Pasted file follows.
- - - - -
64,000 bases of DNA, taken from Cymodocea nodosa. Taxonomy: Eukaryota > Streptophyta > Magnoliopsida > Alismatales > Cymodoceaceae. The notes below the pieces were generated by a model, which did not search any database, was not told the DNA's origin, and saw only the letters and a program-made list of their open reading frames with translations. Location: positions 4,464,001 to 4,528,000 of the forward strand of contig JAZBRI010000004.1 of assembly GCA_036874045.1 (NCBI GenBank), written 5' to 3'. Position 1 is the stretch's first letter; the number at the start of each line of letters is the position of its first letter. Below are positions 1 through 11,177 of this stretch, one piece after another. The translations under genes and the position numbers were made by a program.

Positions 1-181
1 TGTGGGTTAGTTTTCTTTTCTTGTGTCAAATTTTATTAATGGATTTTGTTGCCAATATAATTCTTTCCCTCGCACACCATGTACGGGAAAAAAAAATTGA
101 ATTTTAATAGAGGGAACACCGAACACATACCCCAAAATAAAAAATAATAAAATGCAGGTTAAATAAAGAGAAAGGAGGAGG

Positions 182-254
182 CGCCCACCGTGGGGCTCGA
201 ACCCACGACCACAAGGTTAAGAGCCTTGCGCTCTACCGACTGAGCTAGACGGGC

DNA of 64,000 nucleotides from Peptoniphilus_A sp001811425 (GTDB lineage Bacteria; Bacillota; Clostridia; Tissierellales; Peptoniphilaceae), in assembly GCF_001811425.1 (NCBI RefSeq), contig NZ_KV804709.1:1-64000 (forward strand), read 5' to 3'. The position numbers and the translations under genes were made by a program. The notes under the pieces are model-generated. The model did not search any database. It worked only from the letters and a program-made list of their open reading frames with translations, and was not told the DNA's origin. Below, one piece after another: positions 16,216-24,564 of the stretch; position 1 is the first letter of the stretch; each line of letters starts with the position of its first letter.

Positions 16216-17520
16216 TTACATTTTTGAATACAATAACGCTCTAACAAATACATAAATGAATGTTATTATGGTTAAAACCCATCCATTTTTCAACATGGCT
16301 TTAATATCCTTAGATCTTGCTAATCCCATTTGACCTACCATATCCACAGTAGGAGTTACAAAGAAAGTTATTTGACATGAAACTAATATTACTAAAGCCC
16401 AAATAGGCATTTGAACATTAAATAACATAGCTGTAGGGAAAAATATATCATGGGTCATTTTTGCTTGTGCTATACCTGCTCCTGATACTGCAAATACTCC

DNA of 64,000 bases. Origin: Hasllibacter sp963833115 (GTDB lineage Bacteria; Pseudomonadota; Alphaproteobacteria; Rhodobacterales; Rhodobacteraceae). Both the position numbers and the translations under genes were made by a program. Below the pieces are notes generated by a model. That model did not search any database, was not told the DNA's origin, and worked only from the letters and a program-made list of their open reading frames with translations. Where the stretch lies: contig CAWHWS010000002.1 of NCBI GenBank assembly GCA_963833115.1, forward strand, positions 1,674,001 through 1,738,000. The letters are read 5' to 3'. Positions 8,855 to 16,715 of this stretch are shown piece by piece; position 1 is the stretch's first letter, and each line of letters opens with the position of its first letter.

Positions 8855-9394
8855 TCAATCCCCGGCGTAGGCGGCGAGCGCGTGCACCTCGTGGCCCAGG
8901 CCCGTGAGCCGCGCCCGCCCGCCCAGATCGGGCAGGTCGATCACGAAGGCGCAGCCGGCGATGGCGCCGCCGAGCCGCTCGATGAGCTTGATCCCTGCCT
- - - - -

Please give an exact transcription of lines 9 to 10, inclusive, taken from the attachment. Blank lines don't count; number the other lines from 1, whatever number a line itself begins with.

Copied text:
Positions 16216-17520
16216 TTACATTTTTGAATACAATAACGCTCTAACAAATACATAAATGAATGTTATTATGGTTAAAACCCATCCATTTTTCAACATGGCT